We try to teach children at a very young age that it’s okay to have all kinds of feelings. We try to help them identify what those feelings are and what they represent. As infants and toddlers, they often act out their feelings physically because their language is not developed enough to verbalize those same feelings; they do not even know the names of most emotions (frustrated, annoyed etc.). If your child starts banging the wall because he/she broke a toy, it is important for you, as an adult, to identify for your child, that they appear to be feeling angry and/or frustrated. By identifying and verbalizing the feeling for your child at a young age, you are teaching them the names of emotions and labeling them as reactions to something specific that can be expressed in different ways. You can tell your child “it’s okay to have feelings! Everyone has them. It is what you do with those feelings that’s important.” Below you will find some ways to teach children about feelings:
- Teach your child simple feeling words: For younger children, start with feelings of happiness, sadness, anger, and fear. May be even use pictures of faces to help them understand. Older children may be able to understand feelings such as frustration, disappointment, nervousness (or anxiety), and guilt. Talk about other people’s feelings as well so your child can develop a sense of empathy. You can use real situations or books to help children identify feelings. Sometimes it is easier to practice this with books, tv shows (for older kids) or discussions so they can identify feelings they are having or other people have. In the middle of a meltdown is a difficult time to learn, so it helps to practice when they are calm. The goal is for them to then be able to verbalize when they are feeling something, once you have practiced understanding what the feeling is. You can also download a simple feelings chart from pinterest to help with this process.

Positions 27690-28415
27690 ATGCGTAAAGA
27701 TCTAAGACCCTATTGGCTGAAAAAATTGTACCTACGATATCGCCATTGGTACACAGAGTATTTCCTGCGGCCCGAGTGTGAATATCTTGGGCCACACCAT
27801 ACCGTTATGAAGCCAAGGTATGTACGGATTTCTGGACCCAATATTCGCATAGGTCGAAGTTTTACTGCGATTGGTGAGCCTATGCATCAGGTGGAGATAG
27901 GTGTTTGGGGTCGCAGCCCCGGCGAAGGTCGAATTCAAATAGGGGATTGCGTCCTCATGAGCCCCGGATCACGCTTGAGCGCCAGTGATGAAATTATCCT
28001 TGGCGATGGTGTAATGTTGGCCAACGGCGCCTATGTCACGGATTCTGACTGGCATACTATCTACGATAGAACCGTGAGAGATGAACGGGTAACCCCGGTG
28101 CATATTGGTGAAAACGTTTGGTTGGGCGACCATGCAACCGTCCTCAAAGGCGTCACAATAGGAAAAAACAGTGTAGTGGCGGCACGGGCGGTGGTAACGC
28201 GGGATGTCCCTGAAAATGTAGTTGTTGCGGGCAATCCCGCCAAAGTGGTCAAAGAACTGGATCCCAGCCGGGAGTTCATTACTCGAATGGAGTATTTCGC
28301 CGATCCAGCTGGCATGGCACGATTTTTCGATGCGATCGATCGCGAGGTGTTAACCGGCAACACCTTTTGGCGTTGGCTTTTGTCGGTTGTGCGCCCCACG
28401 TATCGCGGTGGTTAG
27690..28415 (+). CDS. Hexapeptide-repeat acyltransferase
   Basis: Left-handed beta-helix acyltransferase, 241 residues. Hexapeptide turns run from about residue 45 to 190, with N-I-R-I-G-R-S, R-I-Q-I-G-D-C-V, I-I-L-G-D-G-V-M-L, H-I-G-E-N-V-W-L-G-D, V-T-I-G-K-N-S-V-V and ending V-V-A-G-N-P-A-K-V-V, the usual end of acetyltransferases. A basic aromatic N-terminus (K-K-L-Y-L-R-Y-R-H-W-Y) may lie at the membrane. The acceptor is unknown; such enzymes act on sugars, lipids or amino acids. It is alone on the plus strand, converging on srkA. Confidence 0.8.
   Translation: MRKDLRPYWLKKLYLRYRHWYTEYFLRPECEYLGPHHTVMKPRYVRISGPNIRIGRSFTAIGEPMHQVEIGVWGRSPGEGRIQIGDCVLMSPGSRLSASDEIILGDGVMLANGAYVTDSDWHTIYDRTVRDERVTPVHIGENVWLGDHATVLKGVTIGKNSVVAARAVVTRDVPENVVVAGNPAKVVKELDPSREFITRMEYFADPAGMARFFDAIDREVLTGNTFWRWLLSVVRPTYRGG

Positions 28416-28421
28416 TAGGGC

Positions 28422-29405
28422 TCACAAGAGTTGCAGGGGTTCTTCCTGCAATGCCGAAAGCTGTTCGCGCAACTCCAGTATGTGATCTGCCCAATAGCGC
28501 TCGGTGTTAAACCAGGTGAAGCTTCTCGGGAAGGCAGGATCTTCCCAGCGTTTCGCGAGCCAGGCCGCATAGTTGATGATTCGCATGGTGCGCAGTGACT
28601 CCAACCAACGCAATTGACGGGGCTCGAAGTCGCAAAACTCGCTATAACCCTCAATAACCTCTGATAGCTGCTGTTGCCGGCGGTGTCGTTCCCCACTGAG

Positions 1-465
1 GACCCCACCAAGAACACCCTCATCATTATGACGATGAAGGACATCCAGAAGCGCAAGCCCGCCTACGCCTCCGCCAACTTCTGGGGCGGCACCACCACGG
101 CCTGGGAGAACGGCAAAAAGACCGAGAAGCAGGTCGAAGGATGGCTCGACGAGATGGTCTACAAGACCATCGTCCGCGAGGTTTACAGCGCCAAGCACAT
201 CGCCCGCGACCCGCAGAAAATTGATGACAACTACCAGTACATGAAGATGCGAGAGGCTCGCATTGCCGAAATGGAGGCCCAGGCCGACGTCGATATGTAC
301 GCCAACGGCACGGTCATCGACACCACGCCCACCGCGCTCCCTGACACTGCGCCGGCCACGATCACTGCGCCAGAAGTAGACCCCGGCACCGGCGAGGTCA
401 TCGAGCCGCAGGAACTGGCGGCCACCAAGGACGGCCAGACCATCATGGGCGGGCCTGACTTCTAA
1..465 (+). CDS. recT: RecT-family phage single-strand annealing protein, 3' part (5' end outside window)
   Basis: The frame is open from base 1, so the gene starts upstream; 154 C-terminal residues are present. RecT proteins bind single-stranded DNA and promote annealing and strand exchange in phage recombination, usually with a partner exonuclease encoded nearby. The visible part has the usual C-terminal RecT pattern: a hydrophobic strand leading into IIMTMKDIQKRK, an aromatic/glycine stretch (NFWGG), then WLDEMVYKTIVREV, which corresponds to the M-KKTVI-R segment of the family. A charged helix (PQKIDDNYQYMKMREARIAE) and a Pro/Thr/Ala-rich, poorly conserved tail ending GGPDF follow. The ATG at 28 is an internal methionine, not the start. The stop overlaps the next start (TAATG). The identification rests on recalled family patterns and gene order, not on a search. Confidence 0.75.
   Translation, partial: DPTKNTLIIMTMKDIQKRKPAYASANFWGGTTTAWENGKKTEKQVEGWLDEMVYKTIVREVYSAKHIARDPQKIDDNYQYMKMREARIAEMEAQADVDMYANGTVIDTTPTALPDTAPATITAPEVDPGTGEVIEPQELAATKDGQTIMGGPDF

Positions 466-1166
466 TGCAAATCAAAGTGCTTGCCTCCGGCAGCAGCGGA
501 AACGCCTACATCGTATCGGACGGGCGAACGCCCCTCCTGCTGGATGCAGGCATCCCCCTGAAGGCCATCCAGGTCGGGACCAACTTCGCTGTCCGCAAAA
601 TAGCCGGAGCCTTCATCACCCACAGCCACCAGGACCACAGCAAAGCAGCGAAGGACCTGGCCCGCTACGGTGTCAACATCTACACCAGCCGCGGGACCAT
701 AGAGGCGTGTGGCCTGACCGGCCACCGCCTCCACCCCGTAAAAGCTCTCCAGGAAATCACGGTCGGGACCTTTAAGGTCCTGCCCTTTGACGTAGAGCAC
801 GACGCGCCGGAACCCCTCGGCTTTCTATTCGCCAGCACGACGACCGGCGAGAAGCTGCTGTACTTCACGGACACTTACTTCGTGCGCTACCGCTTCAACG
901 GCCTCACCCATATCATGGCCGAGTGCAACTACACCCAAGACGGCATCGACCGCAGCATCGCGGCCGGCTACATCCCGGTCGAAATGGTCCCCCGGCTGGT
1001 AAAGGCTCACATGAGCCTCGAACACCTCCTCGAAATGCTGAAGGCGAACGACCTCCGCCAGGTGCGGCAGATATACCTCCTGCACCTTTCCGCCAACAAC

- Create opportunities for your child to talk about feelings: When you are asking your child how their day was and they tell you it was fine or they describe what they did, inquire further. If they seemed to really like a particular activity that day, you can follow that up with a comment such as “I bet that made you happy!” This will open up the window for them to be able to talk to you about how they are feeling and gives you the opportunity to validate their feelings.
- Positively reinforce your child’s ability to express his/her feelings: When your child has verbalized his/her feelings instead of acting out in a negative way, let him/her know how proud you are! (And how proud they can be of themselves – identifying yet another feeling!) You want this behavior to continue so reward it.
- Model healthy ways of expressing feelings: Practice what you preach! If you are angry about something, say so! Don’t start ripping up paper or banging the desk. Take a few deep breaths and say “I am really angry that you wrote all over my pad of paper.”
If you would like to discuss this further to see if a professional therapist could be helpful, contact us at Gaithersburg Counseling Center, at 240-274-5680 or Admin@HealingLLC.com. Or you can visit our website for more information at www.HealingLLC.com.
By Sara Rothleder, Director of Operations, Gaithersburg Counseling Center & Amy Hooper, Owner, Gaithersburg Counseling Center